Portland is considered to have either the best or second best coffee culture in the country, and within the city, certain coffeehouses are known to stand out. Leading up to our trip, well-regarded L.A. baristas frequently mentioned Albina Press and Coffeehouse NW. We visited Albina in the morning and it nudged the needle, but Coffeehouse NW practically jumped off the meter.
Coffeehouse NW owner Adam McGovern was happy to discuss his approach. I told him that barista Ryan Willbur of Intelligentsia L.A. said Coffeehouse NW is the best shop in Portland. Adam said, “He’s right.” He credits lower volume than Stumptown and the attention to detail from true coffee “dorks.”
The Portland coffee scene is so competitive, so Adam said, “We have no choice but to try and go above and beyond in every sense of the word…We were the first Synesso in Portland. We had time to get really familiar with every espresso customer.” They also use “high quality milk, chocolate, sea salt and pastries, which is stupid business wise, because the margins aren’t there for a company not roasting their own coffee.” To try and compete with hot chocolate legends Sahagún and Cacao, they use Michel Cluizel chocolate and sea salt. Adam takes coffee seriously, and it shows in the cup and on the palate.
Adam became interested in coffee because, “It was something my dad had done in college and spoke fondly of it. It wasn’t until I got up here that I saw how good coffee could be.” Adam lived in Sacramento prior to Portland.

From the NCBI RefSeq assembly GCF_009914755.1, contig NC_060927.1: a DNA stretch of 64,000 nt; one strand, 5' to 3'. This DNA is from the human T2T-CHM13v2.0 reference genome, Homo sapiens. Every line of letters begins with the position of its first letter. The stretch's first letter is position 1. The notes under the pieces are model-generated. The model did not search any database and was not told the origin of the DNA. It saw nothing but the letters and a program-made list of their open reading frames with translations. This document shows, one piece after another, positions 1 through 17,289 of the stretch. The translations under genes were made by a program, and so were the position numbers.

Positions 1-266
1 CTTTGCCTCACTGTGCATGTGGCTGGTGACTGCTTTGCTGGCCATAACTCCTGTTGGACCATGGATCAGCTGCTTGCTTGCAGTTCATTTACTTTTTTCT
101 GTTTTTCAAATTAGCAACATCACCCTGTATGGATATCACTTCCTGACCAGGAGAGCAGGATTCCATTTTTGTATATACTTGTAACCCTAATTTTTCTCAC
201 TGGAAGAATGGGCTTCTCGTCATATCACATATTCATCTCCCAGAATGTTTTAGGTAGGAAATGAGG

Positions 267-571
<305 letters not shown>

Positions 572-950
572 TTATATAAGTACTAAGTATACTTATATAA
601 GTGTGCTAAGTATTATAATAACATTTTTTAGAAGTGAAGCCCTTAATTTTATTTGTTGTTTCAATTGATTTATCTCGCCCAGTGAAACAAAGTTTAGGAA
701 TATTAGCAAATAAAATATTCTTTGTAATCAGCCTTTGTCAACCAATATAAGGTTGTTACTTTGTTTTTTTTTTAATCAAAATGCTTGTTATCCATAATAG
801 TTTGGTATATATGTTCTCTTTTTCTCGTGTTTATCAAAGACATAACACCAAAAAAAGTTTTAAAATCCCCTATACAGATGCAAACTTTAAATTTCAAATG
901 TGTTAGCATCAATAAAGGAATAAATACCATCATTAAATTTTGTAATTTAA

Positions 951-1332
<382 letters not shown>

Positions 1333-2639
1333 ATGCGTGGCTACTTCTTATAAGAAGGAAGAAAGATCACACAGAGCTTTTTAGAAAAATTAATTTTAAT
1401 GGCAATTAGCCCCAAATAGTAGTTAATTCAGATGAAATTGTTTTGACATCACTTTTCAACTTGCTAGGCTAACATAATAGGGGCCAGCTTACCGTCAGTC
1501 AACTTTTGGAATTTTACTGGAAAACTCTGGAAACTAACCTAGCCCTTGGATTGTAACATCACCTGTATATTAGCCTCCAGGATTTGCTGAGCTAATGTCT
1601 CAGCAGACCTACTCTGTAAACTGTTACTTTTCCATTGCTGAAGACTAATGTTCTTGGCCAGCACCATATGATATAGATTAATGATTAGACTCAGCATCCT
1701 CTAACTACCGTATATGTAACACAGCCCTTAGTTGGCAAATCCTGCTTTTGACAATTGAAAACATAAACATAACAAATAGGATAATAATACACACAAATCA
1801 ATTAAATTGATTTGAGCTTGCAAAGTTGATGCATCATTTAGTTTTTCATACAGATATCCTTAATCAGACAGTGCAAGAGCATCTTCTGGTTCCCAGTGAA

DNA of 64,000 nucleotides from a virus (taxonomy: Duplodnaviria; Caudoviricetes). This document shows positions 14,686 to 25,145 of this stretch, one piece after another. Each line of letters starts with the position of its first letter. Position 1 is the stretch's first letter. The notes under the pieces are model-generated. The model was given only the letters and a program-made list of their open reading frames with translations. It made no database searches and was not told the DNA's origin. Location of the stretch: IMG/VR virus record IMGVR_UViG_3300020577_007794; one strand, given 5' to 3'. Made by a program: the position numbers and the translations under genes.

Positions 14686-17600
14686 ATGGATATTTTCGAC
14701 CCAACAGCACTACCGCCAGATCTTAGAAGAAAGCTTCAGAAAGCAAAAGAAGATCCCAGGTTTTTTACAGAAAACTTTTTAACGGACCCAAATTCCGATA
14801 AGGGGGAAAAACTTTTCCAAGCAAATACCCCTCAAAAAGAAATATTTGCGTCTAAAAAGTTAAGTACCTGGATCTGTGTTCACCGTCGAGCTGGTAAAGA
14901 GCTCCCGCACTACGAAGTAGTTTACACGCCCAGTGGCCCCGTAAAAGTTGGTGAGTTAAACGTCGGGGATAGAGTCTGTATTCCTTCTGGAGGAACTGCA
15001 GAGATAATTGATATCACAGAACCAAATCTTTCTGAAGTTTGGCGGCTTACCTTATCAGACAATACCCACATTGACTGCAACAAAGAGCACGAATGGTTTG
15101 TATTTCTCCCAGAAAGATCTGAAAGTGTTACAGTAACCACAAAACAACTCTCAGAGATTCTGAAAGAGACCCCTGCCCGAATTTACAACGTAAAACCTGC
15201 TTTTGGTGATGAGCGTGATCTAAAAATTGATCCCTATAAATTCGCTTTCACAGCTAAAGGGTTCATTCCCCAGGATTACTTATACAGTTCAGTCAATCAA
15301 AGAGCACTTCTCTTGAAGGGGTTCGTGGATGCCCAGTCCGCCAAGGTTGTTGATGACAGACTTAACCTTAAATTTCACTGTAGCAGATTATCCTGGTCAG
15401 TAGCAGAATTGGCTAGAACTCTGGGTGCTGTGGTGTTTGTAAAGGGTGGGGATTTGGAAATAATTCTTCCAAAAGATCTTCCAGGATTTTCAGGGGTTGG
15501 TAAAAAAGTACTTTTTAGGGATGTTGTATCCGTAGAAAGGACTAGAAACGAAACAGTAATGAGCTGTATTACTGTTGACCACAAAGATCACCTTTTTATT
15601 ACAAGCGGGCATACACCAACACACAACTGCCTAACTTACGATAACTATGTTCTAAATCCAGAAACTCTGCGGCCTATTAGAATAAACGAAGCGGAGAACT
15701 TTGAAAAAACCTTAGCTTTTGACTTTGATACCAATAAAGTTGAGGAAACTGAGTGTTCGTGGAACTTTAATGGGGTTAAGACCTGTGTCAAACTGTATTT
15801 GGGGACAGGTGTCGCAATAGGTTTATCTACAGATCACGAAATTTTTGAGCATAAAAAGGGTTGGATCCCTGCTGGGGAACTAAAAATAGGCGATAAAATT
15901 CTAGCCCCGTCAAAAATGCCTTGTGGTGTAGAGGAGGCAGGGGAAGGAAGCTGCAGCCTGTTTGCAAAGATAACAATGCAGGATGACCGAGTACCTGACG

Adam hangs Tomasz Karwowski’s Ed Ruscha-like photos on the brick walls. The airy space is glass-fronted on two sides, featuring wood floors and a wood bar. The blackboard menu is simple, with no gimmicky drinks.
Adam considers cappuccino a better representation of a coffeehouse than espresso, saying, “It’s very hard to know what you’re tasting. You could be tasting dose, humidity, bean, etc. Our job is to represent the coffee on a daily basis and Stumptown’s job is to represent the farmer on a seasonal basis.” Adam used to use beans from Portland Roasting Company, but switched to Stumptown because, “I believe Stumptown sources the best coffee available.” They use Hair Bender, Stumptown’s sole espresso blend, for all espresso drinks.
Near the register, I read a note from McGovern that helped to partially explain why his cappuccino was so good, and why Coffeehouse NW is considered to be near the top of the coffee industry. The note read, “The weekend before last, I tried a cappuccino at Ninth Street Espresso in New York City, and it was good. Too good. Turns out they use Organic Valley Whole Milk, which is very expensive but arguably the best milk available. So of course we immediately began making our cappuccino with Organic Valley milk, because our cappuccino must be as good as possible.” Adam is often willing to adapt to deliver a better product, even if it costs more.
Adam makes it clear, “Espresso is the heart of the shop, but we haven’t ignored the periphery.” As a result, we ordered an Americano, which was well balanced, not bitter at all.
For pastries, Coffeehouse NW primarily uses Nuvrei, a wholesale baker out of the Pearl District. “He came in for coffee and got the account,” says Adam. “We pay raw cost on any pastry we don’t sell, he writes it off and donates it to charity.” He’s also a believer in Two Tarts Bakery, who have a booth at the Portland Farmers Market. He gave me a peanut butter cookie sandwich, lashed with chocolate, with luscious peanut butter cream in the middle. Adam says the Tarts also make excellent lemon shortbread.
Coffeehouse NW definitely lived up to the hype, and certainly delivered the best tasting cups of Portland coffee all weekend.